GP Clinics


Shorter Treatment for TB

One month of once-daily isoniazid/rifapentine is noninferior to 9 months of isoniazid (9H) alone for the treatment of tuberculosis (TB) in patients with human immunodeficiency virus (HIV), according to a recent study.
Findings from the study were presented by Richard E. Chaisson, MD, at the Conference on Retroviruses and Opportunistic Infections, which took place from March 4 to 7, 2018, in Boston, Massachusetts.
For their study, Dr Chaisson and colleagues assessed 3000 HIV patients aged 13 years or older living in areas of high TB burden or who were TB skin test (TST)/Interferon-ϒ release assay (IGRA) positive.
Patients were randomly assigned to treatment with either 1 month of daily 300 mg H plus 450 to 600 mg P (1HP) or daily 300 mg 9H. Follow-up lasted 3 years after the last enrollment.
A total of 634 patients had positive TST or IGRA. Results indicated that the primary endpoint of active TB, TB death, or death from an unknown cause occurred in 34 patients receiving 1HP (incidence rate 0.69 per 100 person-years) and 35 patients receiving 9H (incidence rate 0.72 per 100 person-years).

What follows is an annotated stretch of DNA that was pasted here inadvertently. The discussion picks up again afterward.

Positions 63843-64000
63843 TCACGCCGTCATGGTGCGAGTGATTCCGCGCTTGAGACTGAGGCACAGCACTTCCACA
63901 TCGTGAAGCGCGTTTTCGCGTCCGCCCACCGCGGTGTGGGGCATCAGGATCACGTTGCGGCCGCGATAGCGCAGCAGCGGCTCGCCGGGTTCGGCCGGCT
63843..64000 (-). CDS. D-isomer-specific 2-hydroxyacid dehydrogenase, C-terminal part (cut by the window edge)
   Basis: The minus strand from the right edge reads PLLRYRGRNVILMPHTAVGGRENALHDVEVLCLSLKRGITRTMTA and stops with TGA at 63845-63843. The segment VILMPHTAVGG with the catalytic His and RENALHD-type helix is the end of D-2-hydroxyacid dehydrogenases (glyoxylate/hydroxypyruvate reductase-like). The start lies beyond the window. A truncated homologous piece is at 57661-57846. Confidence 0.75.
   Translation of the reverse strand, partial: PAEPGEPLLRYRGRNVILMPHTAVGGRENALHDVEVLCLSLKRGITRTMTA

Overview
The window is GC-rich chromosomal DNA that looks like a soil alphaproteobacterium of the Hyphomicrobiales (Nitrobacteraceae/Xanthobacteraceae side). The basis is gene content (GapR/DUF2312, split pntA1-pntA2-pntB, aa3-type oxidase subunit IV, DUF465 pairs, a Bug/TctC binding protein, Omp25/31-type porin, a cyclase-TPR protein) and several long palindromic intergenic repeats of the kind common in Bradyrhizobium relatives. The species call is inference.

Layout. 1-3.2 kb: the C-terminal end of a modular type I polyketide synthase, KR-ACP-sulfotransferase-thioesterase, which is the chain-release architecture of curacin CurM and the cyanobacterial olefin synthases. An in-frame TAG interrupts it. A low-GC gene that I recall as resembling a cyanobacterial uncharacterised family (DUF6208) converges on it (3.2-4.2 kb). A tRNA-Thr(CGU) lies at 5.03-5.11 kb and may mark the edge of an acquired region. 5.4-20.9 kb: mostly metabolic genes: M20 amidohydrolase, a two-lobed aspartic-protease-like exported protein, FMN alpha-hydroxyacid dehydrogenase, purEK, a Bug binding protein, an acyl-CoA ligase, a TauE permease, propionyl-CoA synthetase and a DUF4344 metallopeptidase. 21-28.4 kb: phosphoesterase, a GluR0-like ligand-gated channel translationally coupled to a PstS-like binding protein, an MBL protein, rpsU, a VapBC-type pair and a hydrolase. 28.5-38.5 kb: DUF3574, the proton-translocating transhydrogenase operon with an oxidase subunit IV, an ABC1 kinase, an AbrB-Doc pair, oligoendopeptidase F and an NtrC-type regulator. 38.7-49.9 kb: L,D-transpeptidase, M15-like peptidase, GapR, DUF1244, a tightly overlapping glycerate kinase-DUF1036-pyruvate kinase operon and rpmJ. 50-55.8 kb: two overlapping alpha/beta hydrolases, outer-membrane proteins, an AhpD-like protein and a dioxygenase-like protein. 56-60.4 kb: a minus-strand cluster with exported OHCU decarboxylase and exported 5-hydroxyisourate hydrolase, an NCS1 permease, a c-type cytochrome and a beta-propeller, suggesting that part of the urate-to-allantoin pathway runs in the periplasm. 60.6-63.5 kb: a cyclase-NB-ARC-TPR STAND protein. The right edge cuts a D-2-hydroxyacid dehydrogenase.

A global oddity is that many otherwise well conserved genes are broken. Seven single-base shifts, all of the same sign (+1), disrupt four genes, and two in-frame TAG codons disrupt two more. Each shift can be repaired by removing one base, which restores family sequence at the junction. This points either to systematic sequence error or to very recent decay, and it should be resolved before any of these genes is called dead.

The researchers noted that rates of the primary endpoint were higher among patients not treated with antiretroviral therapy upon study entry and in those with a positive TST or IGRA, with no difference observed between treatment groups.
Approximately 5.6% of 1HP patients and 7.1% of 9H patients experienced serious adverse events.
“Once daily 1HP was non-inferior to 9H, had fewer adverse events, and was more likely to be completed in HIV-infected adults and adolescents,” the researchers concluded. “This ultra-short course TB preventive therapy could be an important tool to control HIV-related TB.”

Swindells S, Ramchandani R, Gupta A, et al. One month of rifapentine/isoniazid to prevent TB in people with HIV. Paper presented at: Conference on Retroviruses and Opportunistic Infections; March 4-7, 2018; Boston, MA.